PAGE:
Food waste is a growing problem in America. According to a recent study, the average American family of four discards nearly $1600 in discarded produce alone annually. That’s right this post is ode to all those banana’s who never became banana bread. That number is not including dairy, meat or grain waste which are also high on the list. What would it mean for your family to have $133 more in your bank account every month? Factor in dairy, meat, and grain waste and that number climbs much higher.

The waste is also an environmental problem. It contributes to the releasing of dangerous gases as it decomposes in landfills. It’s estimated that one third of all food grown is lost or wasted. In fact, some food is left to rot in fields, shipped to feed livestock, or sadly shipped directly to landfills because it’s not cosmetically pleasing to average Americans. That’s right, we only buy pretty tomatoes. If a fruit or vegetable looks strange, grows oddly or has a blemish, consumers won’t purchase it – even when it’s perfectly fine to eat.

Additionally, families are purchasing food with every intent to use it, but life gets in the way. We’ve all done it. Making dinner was too much work so we grabbed dinner on the way home. Fast forward to the weekend and you’re dumping soggy lettuce out of your crisper drawer before you head to the grocery store to stock up for a new week.

There are lots of creative solutions out there. Some families have taken to composting, or meal prepping to try to cut down on food waste. There is one more solution on the table that more and more families are considering. That is hiring a CookinGenie – someone who shops & cooks your favorite foods – right in your own kitchen.

So how does that address the issue of food waste? Our Genies approach food purchasing, prep, and waste differently. They can use leftovers to cook for the next family on their schedule.

Many times, food waste is a result of not knowing how to create a meal around unused portions. Half an onion and some chicken bones? A family would dispose of that. An experienced cook would make chicken stock for a later meal. Hire our genies allow him or her to shop for highly consumable food items in bulk, he or she will only serve you the food you and your family will want to eat. This is the best use of all the food purchased, effectively reducing food waste immensely. Not to mention cost effective, even with the cost of hiring a person you will most likely end up saving money instead of throwing it away in the form of food that has gone bad and eating meals out. Remember if you are spending less than $1600 a year on this service, you’ll be saving money. Just something to chew on. We look forward to cooking for you & your family once our lives return to normal from the current COVID-19 crisis.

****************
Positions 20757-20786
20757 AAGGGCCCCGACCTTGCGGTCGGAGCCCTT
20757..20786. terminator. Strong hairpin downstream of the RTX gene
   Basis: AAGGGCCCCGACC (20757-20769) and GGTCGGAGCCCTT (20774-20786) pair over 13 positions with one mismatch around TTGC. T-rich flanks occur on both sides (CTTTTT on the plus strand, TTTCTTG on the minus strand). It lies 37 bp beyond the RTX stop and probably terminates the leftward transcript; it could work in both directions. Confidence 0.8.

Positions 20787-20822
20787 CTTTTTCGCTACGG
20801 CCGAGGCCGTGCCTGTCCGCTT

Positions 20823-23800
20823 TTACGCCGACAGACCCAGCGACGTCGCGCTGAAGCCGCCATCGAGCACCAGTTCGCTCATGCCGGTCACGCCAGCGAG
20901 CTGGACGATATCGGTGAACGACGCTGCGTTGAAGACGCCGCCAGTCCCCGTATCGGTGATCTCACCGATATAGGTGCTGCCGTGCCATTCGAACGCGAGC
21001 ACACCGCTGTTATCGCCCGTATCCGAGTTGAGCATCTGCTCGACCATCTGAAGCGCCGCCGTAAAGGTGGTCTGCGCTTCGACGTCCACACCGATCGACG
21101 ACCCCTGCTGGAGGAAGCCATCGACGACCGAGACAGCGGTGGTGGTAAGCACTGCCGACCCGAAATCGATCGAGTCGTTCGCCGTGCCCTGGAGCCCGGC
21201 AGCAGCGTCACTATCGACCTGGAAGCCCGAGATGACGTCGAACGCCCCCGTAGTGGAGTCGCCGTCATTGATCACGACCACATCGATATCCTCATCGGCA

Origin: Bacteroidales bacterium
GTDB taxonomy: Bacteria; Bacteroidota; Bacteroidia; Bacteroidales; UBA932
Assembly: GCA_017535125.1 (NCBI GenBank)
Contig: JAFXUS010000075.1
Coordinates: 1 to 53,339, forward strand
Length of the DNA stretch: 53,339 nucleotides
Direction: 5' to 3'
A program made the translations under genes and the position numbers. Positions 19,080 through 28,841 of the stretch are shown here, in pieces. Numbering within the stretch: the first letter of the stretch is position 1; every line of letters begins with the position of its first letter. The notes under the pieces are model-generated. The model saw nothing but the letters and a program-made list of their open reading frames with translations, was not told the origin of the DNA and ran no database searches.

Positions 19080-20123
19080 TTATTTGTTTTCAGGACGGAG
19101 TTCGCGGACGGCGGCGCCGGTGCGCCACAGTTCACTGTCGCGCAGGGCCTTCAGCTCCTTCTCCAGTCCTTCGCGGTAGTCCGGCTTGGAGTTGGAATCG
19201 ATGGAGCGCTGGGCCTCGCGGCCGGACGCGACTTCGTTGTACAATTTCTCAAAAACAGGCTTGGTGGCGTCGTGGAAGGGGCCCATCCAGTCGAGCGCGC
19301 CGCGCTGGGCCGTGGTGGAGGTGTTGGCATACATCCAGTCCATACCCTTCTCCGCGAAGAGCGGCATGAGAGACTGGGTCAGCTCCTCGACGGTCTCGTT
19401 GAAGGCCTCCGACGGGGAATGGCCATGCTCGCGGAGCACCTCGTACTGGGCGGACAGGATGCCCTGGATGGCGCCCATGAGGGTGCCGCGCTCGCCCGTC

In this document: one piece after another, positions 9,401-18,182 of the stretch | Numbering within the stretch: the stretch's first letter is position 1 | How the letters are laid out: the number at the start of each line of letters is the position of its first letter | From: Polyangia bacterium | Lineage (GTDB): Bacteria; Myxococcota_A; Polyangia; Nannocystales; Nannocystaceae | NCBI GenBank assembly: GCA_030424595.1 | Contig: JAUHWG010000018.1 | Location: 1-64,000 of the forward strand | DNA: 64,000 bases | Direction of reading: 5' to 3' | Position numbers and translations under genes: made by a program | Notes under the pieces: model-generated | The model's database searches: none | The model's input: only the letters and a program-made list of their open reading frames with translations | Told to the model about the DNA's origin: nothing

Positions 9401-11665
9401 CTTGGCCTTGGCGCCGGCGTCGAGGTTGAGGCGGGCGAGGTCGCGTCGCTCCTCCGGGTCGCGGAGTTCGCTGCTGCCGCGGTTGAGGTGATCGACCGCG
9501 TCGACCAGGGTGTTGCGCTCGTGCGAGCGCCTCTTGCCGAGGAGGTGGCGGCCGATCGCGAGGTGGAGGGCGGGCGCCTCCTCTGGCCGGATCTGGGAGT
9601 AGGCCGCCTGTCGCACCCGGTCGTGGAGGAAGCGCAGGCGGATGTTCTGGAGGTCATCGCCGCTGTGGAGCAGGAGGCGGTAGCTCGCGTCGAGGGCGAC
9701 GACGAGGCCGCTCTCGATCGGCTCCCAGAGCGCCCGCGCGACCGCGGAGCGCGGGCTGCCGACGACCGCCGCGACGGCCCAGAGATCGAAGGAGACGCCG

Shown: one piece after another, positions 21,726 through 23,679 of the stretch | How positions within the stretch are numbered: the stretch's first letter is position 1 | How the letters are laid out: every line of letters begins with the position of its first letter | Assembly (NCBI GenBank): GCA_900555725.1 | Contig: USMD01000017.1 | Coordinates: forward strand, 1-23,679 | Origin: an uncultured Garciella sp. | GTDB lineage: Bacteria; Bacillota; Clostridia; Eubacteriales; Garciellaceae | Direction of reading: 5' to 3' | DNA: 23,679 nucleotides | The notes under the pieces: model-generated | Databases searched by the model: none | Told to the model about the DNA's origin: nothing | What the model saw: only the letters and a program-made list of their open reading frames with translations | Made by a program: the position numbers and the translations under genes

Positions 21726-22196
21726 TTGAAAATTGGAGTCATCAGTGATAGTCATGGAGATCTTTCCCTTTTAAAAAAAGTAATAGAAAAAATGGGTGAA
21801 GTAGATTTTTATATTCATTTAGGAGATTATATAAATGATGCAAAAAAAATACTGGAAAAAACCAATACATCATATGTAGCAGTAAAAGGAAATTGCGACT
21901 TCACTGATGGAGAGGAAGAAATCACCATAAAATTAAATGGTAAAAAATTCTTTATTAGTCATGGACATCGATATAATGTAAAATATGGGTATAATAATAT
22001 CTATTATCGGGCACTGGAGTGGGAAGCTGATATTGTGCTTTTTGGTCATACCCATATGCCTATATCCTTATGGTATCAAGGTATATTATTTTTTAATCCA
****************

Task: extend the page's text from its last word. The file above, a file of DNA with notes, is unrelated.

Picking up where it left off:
References:
https://www.cbsnews.com/news/americans-waste-nearly-a-pound-of-food-each-per-day-study-finds/

Households Lose Up to $1,600 a Year in Food Waste, U of G Study Reveals

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26 Oct 2019

Lentils are one of the staple ingredients of Indian (& middle eastern) cuisine and with good reason.

Lentils, often referred to as Dal are really any type of split pulses (or legumes) A pulse refers to the dry edible seeds of the pod. (such as lentils, beans or peas) They are typically offered in a few ways, whole, split, some with skin some without.

The benefits of these are endless. Not only are they tasty but they add a nutrient dense component to any meal. To take a quick look at their nutritional profile they are high in protein and low in fat, high in fiber, as well as complex carbohydrates, and they are generally gluten-free (depending on farming techniques). Not to mention they are high in vitamins and minerals and they are even considered heart healthy. It’s such a powerful component to add to a meal.

Furthermore, lentils contain phytochemicals. Many of which protect against chronic diseases such as Heart Disease or Type 2 Diabetes. They also contain Polyphenols which have anti-inflammatory and antioxidant effects. Studies have shown a link between eating lentils and lowered blood sugar.

They are also extremely popular if you are a vegan or vegetarian. Lentils pack an impressive number of vitamins and minerals. Also, when paired with rice, they are considered a complete protein. Meaning it can be a guilt free staple to your diet. Traditionally this is a dish that is often served to babies when they first start eating solid foods because it is soft, easily digested and nutrient dense.

Red Lentils are probably one of the most common types in Indian Cuisine and can easily be found in most grocery stores. They can be sprouted and used in curries and soups and rice dishes. They are popular because of their versatility. Probably equally important to Indian cuisine are yellow lentils. They are an incredible source of B vitamins, magnesium, potassium, and zinc. Often used in curry, sautéed with onions and garlic. These heart healthy foods can add extra nutrients to so many dishes.